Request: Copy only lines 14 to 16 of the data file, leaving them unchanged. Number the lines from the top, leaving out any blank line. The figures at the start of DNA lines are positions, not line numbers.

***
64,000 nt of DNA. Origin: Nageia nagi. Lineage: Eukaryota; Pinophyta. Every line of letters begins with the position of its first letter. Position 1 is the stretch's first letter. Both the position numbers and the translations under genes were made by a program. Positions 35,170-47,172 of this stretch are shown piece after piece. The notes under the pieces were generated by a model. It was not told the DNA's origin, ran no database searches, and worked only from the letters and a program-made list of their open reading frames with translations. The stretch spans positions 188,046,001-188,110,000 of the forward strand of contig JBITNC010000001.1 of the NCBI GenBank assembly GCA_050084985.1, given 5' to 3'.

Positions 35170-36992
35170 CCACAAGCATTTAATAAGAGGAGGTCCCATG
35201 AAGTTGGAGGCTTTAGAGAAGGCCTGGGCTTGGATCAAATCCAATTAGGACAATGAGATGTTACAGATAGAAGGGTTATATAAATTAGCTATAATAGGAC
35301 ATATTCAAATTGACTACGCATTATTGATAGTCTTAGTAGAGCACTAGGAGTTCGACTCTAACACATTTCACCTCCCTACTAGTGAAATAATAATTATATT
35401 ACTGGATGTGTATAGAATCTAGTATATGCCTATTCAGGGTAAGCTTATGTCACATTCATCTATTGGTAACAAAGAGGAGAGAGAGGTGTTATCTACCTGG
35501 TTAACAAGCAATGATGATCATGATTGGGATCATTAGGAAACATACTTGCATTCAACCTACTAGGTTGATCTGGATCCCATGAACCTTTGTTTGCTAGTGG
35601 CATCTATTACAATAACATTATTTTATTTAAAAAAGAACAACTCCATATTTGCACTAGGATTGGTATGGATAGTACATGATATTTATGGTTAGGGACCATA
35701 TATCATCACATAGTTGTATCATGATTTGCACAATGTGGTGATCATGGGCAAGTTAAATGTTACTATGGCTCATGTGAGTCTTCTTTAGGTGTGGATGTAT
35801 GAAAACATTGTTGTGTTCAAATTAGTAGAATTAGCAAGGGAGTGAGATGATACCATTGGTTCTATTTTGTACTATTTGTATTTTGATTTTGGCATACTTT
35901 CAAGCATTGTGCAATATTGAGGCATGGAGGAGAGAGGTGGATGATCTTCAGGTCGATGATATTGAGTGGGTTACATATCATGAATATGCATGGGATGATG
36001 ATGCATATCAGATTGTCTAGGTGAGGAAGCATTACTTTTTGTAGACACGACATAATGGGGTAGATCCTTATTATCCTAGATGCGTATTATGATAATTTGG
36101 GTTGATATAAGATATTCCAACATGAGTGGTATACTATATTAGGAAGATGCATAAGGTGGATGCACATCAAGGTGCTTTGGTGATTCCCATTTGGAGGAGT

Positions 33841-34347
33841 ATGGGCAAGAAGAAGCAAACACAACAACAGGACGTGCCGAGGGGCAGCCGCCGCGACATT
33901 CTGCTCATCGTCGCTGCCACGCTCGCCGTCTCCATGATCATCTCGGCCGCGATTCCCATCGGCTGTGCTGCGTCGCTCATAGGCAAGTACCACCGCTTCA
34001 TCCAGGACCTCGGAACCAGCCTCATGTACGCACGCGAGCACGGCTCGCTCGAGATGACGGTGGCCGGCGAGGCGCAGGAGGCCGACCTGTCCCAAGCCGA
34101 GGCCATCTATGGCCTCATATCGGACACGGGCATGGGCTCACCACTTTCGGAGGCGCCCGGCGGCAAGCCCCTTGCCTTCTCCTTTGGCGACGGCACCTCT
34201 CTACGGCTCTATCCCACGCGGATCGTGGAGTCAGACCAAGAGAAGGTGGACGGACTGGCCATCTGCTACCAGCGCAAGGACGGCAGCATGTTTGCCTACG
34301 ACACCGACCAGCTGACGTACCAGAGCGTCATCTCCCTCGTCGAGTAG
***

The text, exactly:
Positions 33841-34347
33841 ATGGGCAAGAAGAAGCAAACACAACAACAGGACGTGCCGAGGGGCAGCCGCCGCGACATT
33901 CTGCTCATCGTCGCTGCCACGCTCGCCGTCTCCATGATCATCTCGGCCGCGATTCCCATCGGCTGTGCTGCGTCGCTCATAGGCAAGTACCACCGCTTCA